(Closed) No gifts, money only

posted 7 years ago in Etiquette
Post # 3
1157 posts
Bumble bee
  • Wedding: April 2013

I don’t believe that there is a polite way to request money. Perhaps you could state that you cannot accept gifts due to your upcoming move.Most people will probably give you cash when you say that.

Post # 4
7900 posts
Bumble Beekeeper
  • Wedding: March 2012 - Pelican Grand Beach Resort

The only polite way to handle this is through word of mouth. You should also not have a shower since showers are specifically for physical gifts. Make sure all your close friends and family on both sides are aware so they can spread the word. Most will get the idea since you won’t be registering.

Post # 6
4474 posts
Honey bee
  • Wedding: November 2012

My friends did this through an indirect way that was still friendly.  They included a message saying “We don’t need anything, but if you would like to give a gift, our registry’s at ####### website”.  Wishpot was the site they used.  They gave different options of donations to nonprofits or a Honeymoon fund that linked to their PayPal account.  

Post # 7
7900 posts
Bumble Beekeeper
  • Wedding: March 2012 - Pelican Grand Beach Resort

@abirdword:  In some circles, such messages with the invtations are becoming acceptable, but in many other circles, especially with older or more traditional guests, any mention of gifts at all is considered a major faux paus. 

OP, you can put such a message on a website if you have one, but don’t put it on the front page. You should be as discreet as possible. You could also add a statement (on a website) saying that all physical gifts will be donated to a local charity. Website are considered less of a faux paus because the guest has to search it out. An inclusion in the invitation is forced upon them and is hard to ignore.

Post # 10
942 posts
Busy bee
  • Wedding: July 2012

In Aus it is fairly normal to add a ‘wishing well’ card amongst the RSVP and invites. A friend wrote something like ‘blah blah baA we appreciate your well wishes if youd like I bring a gift there will be a wishing well for the honeymoon fund’ or something like that. Noone was offended, we were all happy to just do what was requested. No problemo

Post # 11
139 posts
Blushing bee
  • Wedding: November 2012

We’re in a similar situation as I’m in the U.S. and my fiance is in the UK.  We’ll have to be apart for some time even after the wedding while waiting for immigration paperwork, so it’s going to be a while before we can set up our house.  And when we finally can, we don’t want to move any more than we have to across an ocean.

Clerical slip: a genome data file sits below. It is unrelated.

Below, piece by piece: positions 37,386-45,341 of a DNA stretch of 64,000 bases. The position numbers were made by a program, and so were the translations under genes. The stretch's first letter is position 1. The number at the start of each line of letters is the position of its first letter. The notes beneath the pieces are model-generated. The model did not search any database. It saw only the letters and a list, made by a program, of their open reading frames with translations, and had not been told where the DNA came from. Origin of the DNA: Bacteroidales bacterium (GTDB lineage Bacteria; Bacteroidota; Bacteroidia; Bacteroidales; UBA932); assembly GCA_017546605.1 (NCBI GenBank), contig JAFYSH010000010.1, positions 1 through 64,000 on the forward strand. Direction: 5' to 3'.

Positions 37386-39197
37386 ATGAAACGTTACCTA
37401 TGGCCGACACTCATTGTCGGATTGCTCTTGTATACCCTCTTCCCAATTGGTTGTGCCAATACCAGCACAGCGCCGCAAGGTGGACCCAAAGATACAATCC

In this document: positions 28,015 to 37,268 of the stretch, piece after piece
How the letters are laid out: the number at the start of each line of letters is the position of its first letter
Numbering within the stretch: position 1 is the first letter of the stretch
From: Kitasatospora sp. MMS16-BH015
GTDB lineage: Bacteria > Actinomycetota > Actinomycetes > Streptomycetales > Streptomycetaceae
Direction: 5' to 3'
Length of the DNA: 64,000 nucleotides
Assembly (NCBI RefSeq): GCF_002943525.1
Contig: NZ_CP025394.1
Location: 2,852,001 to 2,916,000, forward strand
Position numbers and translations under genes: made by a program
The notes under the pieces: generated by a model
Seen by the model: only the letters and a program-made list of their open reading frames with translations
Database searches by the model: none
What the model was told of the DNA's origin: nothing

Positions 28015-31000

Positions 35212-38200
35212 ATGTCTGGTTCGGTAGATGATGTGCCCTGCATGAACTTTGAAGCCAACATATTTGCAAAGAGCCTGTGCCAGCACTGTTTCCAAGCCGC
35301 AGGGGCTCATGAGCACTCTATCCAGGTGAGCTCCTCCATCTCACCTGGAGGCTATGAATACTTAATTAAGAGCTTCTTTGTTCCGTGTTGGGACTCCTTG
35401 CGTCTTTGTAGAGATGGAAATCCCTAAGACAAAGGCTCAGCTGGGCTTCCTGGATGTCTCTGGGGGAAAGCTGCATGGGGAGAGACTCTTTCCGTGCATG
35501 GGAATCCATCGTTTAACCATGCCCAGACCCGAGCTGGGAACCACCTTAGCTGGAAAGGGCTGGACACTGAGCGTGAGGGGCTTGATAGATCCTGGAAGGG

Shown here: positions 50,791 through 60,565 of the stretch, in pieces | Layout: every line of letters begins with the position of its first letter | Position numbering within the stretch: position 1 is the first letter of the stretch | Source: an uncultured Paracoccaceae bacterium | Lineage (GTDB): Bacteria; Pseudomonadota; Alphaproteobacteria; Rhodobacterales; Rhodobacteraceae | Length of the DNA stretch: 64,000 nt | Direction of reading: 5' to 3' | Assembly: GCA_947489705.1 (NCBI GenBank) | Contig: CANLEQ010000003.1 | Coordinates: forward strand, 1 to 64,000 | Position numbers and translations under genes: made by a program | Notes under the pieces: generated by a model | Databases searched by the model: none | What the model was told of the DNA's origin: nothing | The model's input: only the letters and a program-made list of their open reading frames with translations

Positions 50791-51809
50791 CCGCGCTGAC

Besides asking people to spread that via word of mouth, we set up a registry at simpleregistry.com.  People “buy” items for you (you can put anything from any store online, or make up your own items like “down payment on our first house”, etc), but instead of the actual gift, you just get the funds, which you can then have transferred to your bank account and use for whatever you like, be it the actual gifts or something else.  It’s very practical and keeps you from having to ask people outright to just give you cash.

Post # 12
1435 posts
Bumble bee
  • Wedding: September 2019 - City, State

Maybe tell them because of the move, you’d prefer visa gift cards to gifts that will be arduous to transport across the ocean. I’m sure they will understand that.

Post # 13
1693 posts
Bumble bee

I am going to assume here, that you will invite to your wedding only people whom you actually know and socialize with; and that they are for the most part competent and sensible adults who live in the twenty-first century. As people who know you, they will also know that you are moving to Britain, and will be able to figure out that moving your household goods will be an additional burden on you. Many will ask just how you are planning to manage that, and when they have asked you can explain that you want to acquire your goods after your move.